History & Occulture

Biographies, history, and cultural criticism.

The Morning of the Magicians, by Louis Pauwels and Jacques Bergier

By Gesigewigu's | January 10, 2010 | Leave a comment

The Morning of the Magicians: Secret Societies, Conspiracies, and Vanished Civilizations, by Louis Pauwels and Jacques Bergier
Destiny Books, 9781594772313, 414 pp, 1960, 2009

I wasn’t sure what I was expecting to get out of this book when I picked it up, and must say the introduction already had me very concerned when the authors said “so as not to weigh down the book too much, we have avoided a multiplicity of references, footnotes, and bibliographies.” It should be pointed out that a “multiplicity” of bibliographies means not including any bibliography, multiplicity of references and footnotes refers to a sparse inclusion that information was taken from somewhere, but rarely stated where.

In general a lack of sources has me a bit worried about a book, but this book really supported that worry, for it wasn’t common knowledge, or acceptable stories, but it was wildly “out there” stories as fact, with no backing. Pauwels and Bergier felt that science was too constraining, and that people should open themselves up to the reality of other possibilities. A notion I can agree with, but a quick look at Continue reading


The Last Pagan, by Adrian Murdoch

By Mike Gleason | July 17, 2009 | Leave a comment

The Last Pagan: Julian the Apostate and the Death of the Ancient World, by Adrian Murdoch
Inner Traditions, 9781594772269456, 260 pp., 2008

Who was the last pagan emperor of Rome? When did he die? What did his contemporaries, and those who lived after him, think of him? These are all very basic questions. And they are ones that Mr. Murdoch (a fellow of the Royal Historical Society) answers in this enlightening and, more importantly, easily readable book. This is history told as biography, and relies less on dates and places and more on perceptions and actions – both those of the subject and those who wrote about him. Continue reading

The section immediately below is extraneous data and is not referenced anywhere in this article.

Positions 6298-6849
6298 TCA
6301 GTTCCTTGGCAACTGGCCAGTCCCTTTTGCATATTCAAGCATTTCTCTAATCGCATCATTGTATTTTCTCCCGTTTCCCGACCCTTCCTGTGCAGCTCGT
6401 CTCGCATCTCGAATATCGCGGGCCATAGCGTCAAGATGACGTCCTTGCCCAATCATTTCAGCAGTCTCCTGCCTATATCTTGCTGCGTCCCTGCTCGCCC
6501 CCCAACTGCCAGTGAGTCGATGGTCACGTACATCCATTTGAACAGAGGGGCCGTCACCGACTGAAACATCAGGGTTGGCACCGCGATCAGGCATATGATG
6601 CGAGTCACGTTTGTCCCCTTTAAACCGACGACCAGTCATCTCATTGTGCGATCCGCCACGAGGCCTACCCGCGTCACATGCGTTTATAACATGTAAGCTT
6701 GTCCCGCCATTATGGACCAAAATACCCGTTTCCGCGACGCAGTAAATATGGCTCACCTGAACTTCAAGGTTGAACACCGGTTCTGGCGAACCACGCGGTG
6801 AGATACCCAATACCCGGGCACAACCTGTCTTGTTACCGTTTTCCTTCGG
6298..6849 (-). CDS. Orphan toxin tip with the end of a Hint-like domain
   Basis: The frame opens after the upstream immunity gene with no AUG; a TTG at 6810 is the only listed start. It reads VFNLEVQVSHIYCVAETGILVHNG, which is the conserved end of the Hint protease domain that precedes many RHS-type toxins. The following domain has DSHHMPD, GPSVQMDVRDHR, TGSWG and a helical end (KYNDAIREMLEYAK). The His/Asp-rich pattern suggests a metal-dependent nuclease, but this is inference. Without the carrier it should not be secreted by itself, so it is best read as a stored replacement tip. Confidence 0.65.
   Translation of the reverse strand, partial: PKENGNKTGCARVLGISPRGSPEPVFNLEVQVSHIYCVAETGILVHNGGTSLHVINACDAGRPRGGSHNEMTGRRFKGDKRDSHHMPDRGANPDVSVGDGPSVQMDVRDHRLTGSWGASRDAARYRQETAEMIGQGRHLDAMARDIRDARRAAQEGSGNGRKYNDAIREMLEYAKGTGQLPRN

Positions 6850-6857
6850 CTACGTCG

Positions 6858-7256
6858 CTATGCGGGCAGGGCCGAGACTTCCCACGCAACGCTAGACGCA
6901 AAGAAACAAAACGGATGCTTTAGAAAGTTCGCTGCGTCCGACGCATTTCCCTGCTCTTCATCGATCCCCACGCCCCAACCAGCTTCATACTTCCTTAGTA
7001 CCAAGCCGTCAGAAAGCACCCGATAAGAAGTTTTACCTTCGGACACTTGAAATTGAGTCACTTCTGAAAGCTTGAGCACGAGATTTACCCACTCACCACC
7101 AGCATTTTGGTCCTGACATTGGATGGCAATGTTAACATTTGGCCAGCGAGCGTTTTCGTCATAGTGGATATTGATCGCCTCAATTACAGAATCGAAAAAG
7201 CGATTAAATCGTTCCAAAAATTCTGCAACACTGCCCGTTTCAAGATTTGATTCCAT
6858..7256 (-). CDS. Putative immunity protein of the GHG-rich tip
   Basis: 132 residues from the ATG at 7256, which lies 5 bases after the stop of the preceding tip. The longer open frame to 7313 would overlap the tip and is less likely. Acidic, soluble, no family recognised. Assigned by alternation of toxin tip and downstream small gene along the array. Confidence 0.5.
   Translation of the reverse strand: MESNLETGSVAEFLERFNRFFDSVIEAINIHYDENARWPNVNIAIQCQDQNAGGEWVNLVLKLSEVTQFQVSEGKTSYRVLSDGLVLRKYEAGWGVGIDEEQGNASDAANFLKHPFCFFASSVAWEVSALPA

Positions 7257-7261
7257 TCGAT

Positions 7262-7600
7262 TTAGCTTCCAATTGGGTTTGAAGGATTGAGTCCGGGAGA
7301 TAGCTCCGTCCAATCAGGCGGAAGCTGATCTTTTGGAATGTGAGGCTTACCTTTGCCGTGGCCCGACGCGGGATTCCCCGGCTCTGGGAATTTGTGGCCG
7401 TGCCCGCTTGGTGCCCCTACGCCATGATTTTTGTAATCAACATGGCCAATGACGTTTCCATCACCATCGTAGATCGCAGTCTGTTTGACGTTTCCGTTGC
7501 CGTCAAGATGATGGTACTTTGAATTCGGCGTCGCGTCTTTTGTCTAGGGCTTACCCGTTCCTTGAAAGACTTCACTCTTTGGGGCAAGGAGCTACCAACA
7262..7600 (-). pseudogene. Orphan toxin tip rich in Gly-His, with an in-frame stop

Witchcraft in Yorkshire, by Patricia Crowther

By Mike Gleason | July 9, 2009 | Leave a comment

Witchcraft in Yorkshire, by Patricia Crowther
Harvest Shadows, 9780974174013, 71 pp., 1973, 2008

The public perception of Witchcraft (or Wicca, if you prefer) has come a long way in 35 years. Looking through this short facsimile edition of Patricia Crowther’s 1973 work will make abundantly clear. Books written today tend to be too dedicated to explaining the history of the Craft, the contributions of various “names” in the community and forget about the witches were feared as often as admired and that there was (and is) a basis in local folklore. In the beginning, there was more emphasis on the more recent history and memories.

Ms. Crowther, one of Gerald Gardner’s priestesses, has gathered Continue reading


Lucifer’s Court, by Otto Rahn

By Psyche | March 22, 2009 | 1 comment

Lucifer’s Court: A Heretic’s Journey in Search of the Light Bringers, by Otto Rahn, translated by Christopher Jones
Inner Traditions, 9781594771972, 242 pp. (incl. bibliography and translator’s bibliography), 2004, 2008

Otto Rahn (1904-1939) was a German medievalist.  His Crusade Against the Grail (1933) “attracted the attention of Karl Maria Wiligut, better known as Weisthor Heinrich Himmler’s esoteric “lord” of runology”. In 1936 Rahn formally entered the SS, attached to Weisthor’s department. Denounced for possible Jewish heritage and homosexual behaviour, Rahn committed suicide in March 1939.

Lucifer’s Court was originally Continue reading


Review: Mithras Reader, Volume 1, edited by Payam Nabarz

By Mike Gleason | February 1, 2009 | Leave a comment

Mithras Reader: An academic and religious journal of Greek, Roman, and Persian Studies, Volume 1, edited by Payam Nabarz
Twin Serpents Ltd., 9781905524099, 2006

This book, the first in an ongoing series, is divided into three sections. The first section in composed of academic papers. The second is filled with Mithraic-based art work and the final section is devoted to articles by modern practitioners. As such, there is a unifying theme, even while there are divergent views.

The series is dedicated to all the religions of the classical world in their varying aspects. Obviously, however, there is a bias towards Continue reading


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